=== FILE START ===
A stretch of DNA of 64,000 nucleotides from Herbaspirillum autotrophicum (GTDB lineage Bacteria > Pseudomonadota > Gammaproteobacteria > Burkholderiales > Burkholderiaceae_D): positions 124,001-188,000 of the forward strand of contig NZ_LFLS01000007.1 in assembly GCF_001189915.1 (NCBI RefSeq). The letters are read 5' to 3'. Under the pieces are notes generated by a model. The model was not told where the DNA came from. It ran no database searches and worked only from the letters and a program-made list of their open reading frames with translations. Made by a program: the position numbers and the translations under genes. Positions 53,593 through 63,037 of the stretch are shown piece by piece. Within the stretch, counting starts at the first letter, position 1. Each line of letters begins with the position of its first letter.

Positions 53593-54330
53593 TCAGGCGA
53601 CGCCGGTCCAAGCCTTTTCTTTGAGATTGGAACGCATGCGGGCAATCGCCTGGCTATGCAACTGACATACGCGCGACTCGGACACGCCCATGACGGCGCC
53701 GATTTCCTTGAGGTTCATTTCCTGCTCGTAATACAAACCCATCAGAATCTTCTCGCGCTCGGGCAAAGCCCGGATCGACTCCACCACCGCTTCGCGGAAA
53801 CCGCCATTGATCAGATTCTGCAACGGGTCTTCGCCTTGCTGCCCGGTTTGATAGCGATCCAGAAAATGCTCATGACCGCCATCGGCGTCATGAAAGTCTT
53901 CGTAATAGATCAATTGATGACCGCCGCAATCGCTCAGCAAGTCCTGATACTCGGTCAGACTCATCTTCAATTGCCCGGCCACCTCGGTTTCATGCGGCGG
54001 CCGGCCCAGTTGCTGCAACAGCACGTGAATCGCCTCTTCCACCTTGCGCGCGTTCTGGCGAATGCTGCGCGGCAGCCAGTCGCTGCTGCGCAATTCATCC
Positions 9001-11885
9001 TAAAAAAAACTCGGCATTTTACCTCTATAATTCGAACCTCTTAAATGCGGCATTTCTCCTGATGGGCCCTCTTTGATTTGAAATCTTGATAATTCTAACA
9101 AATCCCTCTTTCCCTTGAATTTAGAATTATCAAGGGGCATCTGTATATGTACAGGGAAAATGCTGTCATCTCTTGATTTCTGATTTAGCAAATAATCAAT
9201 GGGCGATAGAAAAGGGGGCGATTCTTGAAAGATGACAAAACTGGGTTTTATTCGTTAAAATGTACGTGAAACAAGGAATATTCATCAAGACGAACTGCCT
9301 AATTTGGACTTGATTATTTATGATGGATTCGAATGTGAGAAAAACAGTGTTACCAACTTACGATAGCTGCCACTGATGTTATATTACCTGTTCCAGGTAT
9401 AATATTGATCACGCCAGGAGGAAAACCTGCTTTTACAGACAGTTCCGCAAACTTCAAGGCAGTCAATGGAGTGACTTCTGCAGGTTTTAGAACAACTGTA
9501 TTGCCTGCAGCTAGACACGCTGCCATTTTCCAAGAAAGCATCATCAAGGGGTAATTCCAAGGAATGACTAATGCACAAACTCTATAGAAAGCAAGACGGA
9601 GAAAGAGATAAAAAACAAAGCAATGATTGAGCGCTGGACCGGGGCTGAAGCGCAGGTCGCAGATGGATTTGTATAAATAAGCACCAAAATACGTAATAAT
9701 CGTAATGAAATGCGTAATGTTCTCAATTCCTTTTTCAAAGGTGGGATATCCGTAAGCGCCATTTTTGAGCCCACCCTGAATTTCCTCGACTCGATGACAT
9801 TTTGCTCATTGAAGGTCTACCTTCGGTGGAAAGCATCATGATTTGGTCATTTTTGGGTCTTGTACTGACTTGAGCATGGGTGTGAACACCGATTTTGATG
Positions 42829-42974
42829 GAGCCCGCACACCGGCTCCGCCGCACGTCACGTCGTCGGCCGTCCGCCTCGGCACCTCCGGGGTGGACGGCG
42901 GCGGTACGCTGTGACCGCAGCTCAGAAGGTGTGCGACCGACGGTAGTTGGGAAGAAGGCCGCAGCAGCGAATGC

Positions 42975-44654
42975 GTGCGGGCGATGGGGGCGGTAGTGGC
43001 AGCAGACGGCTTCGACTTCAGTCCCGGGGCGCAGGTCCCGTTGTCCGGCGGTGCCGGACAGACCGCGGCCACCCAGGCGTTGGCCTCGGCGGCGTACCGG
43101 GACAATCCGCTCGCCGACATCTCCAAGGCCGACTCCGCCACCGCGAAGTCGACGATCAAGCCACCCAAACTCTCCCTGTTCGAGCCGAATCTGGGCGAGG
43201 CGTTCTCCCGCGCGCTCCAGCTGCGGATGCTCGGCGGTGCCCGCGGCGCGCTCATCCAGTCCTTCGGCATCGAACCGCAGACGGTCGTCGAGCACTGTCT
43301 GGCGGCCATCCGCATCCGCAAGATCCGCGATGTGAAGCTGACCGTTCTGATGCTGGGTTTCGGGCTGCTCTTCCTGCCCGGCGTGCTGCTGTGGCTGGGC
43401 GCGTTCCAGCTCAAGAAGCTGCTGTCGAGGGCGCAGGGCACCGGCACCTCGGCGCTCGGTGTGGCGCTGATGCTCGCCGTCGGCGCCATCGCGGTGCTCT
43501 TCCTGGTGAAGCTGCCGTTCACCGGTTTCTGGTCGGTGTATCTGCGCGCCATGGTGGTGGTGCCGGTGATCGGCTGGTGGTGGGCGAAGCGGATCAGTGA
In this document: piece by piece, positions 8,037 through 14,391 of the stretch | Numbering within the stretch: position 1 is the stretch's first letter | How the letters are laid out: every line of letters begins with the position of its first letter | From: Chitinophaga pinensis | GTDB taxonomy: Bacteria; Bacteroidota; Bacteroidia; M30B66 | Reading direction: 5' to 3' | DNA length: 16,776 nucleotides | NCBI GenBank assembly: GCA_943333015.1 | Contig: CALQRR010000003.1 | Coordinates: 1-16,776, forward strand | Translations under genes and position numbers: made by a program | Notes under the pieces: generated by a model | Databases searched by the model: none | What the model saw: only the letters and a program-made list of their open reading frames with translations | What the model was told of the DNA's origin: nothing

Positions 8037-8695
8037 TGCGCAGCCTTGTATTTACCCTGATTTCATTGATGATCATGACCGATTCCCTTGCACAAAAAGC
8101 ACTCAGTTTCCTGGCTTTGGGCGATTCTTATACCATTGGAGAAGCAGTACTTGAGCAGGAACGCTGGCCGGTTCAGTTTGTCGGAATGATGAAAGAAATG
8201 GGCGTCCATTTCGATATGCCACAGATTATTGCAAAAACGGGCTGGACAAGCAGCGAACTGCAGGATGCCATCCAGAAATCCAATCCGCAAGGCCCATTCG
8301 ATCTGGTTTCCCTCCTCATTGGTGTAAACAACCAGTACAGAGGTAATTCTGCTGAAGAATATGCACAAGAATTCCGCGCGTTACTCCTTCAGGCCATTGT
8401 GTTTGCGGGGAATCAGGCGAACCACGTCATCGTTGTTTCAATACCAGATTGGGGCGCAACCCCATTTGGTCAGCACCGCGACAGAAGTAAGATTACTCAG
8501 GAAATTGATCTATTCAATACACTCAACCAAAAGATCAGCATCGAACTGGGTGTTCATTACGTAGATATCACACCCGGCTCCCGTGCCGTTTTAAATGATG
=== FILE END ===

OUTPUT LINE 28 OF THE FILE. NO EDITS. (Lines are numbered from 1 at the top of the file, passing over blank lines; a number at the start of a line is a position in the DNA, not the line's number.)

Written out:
43401 GCGTTCCAGCTCAAGAAGCTGCTGTCGAGGGCGCAGGGCACCGGCACCTCGGCGCTCGGTGTGGCGCTGATGCTCGCCGTCGGCGCCATCGCGGTGCTCT